LOS ANGELES, October 18, 2016—Written and directed by Ben Bowman, and co-written by Bryan Abrams, Knucklehead centers on a group of urban characters in the neighborhood of Bedford-Stuyvesant, Brooklyn. The “knucklehead” in question is a man named Langston, honestly portrayed by actor Gbenga Akinnagbe. Langston suffers from an unstated, but obvious developmental disability; yet despite his considerable limitations, has a dream of how his world should be and desires to pursue it.
He knows he is not living his best life, and recognizes that he is not “mentally excellent”.
Langston lives with his abusive mother Sheila, played with frightening precision by veteran actor Alfre Woodard, and longs to get his own apartment so that he can be independent from Sheila, his neighborhood, and his own fractured mind.
After his protective brother Julian (played by the smoothly charismatic Amari Cheatom) is shot, Langston takes his future into his own hands, searching out the Holy Grail of “Emirate”, a pill marketed by Dr. Brickstone, a Manhattan charlatan who writes his endorsements, along with his questionable prescription drug cocktails, in celebrity magazines.
Knucklehead charts Langston’s journey of seeking, loss, and unfortunate revelations. The film follows Langston’s stumbling footsteps, reflecting the world that he lives in, and subsequently discovers, through the lens of his often jumbled mind.
Gritty and raw, but ringed with tinges of hope, Knucklehead hits hard, yet offers unexpected touches of levity and humor. Windows on the world are a continual thread used to weave the theme. Langston sits on the fire escape spying through an open window as Julian hones in on a sexual conquest; Langston looks out on his neighborhood as he is trapped in the house by Sheila; and after his illusions are shattered, Langston bangs on the window of a Manhattan high-rise, overlooking a city that is unfamiliar, cruel, and cold.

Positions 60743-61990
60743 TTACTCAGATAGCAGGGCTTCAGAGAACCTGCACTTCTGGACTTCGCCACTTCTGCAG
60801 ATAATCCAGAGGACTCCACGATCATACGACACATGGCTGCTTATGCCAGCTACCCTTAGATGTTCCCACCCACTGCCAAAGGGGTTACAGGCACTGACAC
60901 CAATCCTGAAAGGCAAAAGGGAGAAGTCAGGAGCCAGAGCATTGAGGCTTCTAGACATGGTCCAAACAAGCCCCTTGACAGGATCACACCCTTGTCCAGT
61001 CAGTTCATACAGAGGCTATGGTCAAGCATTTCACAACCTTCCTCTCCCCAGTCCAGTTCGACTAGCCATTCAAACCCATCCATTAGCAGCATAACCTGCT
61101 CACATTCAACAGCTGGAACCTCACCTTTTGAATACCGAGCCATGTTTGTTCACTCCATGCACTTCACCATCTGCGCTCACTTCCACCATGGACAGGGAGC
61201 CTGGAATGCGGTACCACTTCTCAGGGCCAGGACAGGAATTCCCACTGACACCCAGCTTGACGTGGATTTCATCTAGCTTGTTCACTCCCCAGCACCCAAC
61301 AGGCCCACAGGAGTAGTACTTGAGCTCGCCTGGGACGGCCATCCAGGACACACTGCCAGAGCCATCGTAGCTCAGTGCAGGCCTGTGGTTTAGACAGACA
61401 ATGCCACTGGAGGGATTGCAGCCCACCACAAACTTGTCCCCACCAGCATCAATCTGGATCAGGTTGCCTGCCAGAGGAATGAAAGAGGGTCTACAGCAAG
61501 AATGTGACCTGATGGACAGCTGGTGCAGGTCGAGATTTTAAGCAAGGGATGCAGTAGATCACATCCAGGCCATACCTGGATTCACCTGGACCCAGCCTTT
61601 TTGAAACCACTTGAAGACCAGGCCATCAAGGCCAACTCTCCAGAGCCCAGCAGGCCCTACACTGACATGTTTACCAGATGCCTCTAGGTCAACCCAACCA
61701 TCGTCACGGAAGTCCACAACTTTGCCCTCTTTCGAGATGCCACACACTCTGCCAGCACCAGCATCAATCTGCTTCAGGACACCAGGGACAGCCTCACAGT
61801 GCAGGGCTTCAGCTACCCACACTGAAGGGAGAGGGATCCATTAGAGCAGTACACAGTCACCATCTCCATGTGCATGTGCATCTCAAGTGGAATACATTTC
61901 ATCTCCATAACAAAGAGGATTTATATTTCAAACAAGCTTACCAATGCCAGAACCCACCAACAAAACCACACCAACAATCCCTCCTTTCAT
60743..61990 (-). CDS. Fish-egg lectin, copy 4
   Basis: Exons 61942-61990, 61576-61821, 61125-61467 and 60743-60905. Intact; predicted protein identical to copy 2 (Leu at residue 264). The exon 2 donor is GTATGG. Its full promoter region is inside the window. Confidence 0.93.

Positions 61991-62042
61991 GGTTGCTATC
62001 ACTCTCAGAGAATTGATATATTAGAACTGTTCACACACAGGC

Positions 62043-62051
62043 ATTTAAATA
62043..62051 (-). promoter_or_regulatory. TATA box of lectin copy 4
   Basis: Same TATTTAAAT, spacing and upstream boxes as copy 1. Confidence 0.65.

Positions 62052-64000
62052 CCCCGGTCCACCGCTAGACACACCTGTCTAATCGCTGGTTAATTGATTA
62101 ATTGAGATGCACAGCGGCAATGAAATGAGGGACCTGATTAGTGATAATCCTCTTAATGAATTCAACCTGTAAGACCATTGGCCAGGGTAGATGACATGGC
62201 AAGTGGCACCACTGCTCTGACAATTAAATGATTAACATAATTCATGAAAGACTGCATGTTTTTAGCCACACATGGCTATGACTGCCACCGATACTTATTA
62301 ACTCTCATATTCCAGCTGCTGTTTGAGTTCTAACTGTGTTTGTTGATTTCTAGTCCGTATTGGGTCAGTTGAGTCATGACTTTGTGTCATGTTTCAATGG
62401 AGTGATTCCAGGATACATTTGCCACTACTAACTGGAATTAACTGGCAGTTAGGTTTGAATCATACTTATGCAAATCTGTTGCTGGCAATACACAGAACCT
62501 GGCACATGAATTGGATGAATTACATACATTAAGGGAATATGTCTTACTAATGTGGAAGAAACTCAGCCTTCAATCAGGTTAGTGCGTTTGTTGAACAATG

These images are evocative of Langston’s impossible dream: gazing into a world with hunger and longing, but unable to engage in it.
Actor Gbenga Akinnagbe (The Following, The Wire, 24: Live Another Day) embodies the part, and gets lost in it, imbuing Langston with a fierce dignity, despite the indignities of his own mind, and the indignities he suffers. Even in the role of the alcoholic, abusive Sheila, Alfre Woodard (State Of Affairs, 12 Years a Slave) shines, and is riveting to watch, totally unafraid to fully embrace the deep and brazen notes of Sheila.
As the suave and savvy Julian, Amari Cheatom (Night Catches Us, Django Unchained) balances a debonair swagger with street smarts and fierce loyalty. He is a touchstone and point of reference for Langston; when that point of reference is taken, we feel Langston’s spiral and grieve along with him.
With a primarily black cast, white director Bowman crafts an urban story about faith and struggle from a perspective that is often overlooked by writers and directors of any color. Akinnagbe and Woodard were so invested in the project that they helped produce the film, assisting with the necessary financial and name-backing required for the project to find its full fruition.
Knucklehead first premiered at BAM (Brooklyn Academy of Music) in March 2015 to sold-out screenings. It had its West Coast premiere at the Dances with Films Festival in Hollywood on June 2015, where it won the Industry Choice Award. The film continued to win awards and rave reviews across the film festival circuit through the rest of 2015 and 2016.
The latter half of the year will see Knucklehead move into nationwide release. Distributor RLJ Entertainment acquired Knucklehead and will premiere it exclusively on its Urban Movie Channel (UMC) on Friday, October 21. On December 6, 2016, Knucklehead will be released on DVD.
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